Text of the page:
Watermelon guide

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Learn all about building chatbots and become an automation expert.

Table of contents

Building your chatbot

Great job! Your Watermelon platform has been set up and you can start with your very own chatbot! Before you take the plunge and start building your chatbot, it’s a good idea to do some preparation first. Let’s begin with creating a scope.

making conversations with watermelon view

Creating the scope

The very first thing to do when building a chatbot is to decide what you want your chatbot to do. Think about which questions you want to answer, which information you want to give your customers, and how you want your customers to navigate through conversations. This overview of what your chatbot should be able to do, is called the scope.

When you’re preparing your chatbot scope, it’s good practice to divide your scope into multiple versions. Version one could be a more basic version of your chatbot that answers the most frequently asked questions. After that you can move on to version two, where you can incorporate more specific questions and topics into your chatbot. Eventually you can go even further and move on to version three and maybe even version four where you can integrate your chatbot into other systems or add more channels.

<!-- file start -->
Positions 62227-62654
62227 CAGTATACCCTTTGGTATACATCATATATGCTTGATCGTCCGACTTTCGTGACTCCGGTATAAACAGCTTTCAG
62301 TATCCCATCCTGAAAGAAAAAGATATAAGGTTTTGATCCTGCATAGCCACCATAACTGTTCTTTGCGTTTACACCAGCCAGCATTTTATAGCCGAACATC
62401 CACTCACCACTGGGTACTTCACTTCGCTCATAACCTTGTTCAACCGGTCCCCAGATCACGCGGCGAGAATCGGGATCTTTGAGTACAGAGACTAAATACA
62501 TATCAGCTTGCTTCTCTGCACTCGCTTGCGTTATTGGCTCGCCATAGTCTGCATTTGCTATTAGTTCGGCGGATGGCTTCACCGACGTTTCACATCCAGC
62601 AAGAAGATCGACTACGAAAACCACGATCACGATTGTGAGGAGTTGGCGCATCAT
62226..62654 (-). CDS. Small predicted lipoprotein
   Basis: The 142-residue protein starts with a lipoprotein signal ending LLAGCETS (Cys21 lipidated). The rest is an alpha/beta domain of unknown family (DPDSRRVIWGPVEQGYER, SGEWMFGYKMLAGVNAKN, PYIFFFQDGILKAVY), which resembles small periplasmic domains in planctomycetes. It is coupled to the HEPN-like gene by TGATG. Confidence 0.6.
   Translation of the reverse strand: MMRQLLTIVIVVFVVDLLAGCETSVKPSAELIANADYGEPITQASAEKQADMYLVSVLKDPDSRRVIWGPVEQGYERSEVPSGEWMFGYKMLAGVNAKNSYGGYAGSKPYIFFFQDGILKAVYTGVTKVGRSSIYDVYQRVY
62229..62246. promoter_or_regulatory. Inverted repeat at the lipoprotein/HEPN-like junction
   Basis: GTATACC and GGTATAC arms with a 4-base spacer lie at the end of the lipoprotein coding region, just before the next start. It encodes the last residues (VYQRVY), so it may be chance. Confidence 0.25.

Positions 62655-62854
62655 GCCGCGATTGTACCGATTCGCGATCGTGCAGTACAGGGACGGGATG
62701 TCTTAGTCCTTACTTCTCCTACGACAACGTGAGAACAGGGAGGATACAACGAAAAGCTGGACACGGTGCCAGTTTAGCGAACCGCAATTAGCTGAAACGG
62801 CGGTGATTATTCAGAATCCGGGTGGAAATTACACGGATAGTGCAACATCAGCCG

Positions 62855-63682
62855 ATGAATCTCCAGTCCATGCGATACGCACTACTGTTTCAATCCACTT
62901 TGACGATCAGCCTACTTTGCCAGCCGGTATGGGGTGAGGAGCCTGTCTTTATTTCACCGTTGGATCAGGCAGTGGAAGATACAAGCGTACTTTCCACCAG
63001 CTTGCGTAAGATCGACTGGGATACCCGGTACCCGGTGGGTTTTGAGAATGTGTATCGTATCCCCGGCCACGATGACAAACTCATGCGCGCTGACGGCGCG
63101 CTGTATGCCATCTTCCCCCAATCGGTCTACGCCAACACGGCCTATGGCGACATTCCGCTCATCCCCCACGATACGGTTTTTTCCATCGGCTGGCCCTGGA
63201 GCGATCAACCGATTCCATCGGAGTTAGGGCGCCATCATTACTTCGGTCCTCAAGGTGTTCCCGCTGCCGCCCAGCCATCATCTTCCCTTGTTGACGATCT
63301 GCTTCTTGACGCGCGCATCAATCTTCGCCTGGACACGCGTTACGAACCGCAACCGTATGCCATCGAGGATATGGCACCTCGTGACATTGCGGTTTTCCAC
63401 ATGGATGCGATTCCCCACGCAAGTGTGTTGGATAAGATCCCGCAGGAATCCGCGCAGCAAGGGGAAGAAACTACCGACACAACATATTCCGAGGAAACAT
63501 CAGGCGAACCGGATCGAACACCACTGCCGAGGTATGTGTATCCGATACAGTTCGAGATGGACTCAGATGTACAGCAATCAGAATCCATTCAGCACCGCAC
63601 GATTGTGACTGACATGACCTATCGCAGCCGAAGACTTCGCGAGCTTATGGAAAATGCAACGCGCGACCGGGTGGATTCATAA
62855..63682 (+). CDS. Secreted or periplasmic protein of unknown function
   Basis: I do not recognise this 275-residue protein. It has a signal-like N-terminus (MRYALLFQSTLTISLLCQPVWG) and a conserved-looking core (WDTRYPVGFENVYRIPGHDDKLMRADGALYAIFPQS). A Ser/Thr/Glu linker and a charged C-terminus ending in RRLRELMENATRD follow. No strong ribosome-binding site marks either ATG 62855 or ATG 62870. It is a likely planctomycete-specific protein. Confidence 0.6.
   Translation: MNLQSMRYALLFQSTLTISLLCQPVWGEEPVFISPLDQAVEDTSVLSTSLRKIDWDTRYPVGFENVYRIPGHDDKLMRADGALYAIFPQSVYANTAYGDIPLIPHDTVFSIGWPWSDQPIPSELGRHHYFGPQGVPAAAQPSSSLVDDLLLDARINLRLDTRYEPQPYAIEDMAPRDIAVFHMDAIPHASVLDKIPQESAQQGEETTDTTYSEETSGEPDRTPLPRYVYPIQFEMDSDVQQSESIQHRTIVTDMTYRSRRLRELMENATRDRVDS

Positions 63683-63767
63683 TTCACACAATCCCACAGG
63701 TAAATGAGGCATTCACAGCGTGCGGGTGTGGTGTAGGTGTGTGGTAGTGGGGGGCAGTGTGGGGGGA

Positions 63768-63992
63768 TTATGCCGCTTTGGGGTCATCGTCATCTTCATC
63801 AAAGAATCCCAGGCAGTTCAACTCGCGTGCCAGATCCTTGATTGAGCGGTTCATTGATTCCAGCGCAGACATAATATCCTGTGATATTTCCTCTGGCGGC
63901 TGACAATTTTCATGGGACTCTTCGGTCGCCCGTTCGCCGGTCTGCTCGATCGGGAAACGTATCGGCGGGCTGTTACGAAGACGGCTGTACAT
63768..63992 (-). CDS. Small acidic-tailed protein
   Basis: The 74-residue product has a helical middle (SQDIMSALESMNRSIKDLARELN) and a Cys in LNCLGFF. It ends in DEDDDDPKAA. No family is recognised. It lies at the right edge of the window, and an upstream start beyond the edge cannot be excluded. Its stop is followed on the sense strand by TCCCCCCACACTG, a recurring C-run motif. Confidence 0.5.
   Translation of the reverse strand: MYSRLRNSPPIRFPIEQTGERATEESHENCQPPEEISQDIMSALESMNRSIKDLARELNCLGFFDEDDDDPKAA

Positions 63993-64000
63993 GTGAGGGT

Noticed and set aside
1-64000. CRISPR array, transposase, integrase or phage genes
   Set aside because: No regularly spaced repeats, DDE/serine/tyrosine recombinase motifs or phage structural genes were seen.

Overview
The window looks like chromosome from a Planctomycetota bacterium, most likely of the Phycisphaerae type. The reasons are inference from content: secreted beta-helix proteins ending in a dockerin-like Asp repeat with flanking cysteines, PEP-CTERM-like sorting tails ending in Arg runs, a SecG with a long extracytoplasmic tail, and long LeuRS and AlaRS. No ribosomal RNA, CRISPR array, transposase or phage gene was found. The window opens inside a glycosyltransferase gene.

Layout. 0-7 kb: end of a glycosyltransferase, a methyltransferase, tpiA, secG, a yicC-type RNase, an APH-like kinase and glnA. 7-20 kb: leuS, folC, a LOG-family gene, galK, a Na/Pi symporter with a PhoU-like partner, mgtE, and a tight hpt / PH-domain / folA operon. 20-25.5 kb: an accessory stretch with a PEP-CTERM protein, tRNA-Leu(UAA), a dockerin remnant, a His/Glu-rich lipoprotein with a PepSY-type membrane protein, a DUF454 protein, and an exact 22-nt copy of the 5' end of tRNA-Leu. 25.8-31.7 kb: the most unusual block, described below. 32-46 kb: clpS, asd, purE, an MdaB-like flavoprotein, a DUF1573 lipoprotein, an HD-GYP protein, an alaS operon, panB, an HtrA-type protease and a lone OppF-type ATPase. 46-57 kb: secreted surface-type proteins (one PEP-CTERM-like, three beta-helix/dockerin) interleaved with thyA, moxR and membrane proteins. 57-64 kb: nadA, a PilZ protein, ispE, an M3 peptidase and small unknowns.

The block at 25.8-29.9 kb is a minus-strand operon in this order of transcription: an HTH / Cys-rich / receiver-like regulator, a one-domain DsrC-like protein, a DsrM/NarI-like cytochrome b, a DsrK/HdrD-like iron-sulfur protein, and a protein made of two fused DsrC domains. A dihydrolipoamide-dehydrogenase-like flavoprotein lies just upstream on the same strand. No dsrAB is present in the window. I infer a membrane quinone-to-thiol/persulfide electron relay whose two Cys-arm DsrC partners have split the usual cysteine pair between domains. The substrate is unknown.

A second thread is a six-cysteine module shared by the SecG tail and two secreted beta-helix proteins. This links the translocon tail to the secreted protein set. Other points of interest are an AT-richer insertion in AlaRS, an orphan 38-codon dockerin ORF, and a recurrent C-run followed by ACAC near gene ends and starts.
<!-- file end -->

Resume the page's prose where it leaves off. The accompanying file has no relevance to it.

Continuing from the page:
It can be easy to dive in too quickly and lose track of what you’re doing and what you want to achieve. By using multiple versions of your chatbot scope, you keep the implementation manageable and easy to oversee. Another benefit of working with multiple, smaller versions of your chatbot is that you can easily gather feedback in between versions. This way you can quickly and simply improve your chatbot as you go!

Conversational design

With the scope determined, you can finally start building your chatbot! So let’s talk about how you can construct your chatbot conversations. Let’s take a look at Conversational Design.

Now that you know which questions you want your chatbot to answer, it’s important to consider how customers might ask these questions and how they go about looking for the answers. When you’re building your chatbot, try approaching it from your customers’ perspective. Think about the way they navigate through your website, which topics they encounter and which questions might pop up along the way. With your customers’ journey in mind, it becomes a lot easier to construct a conversation around that.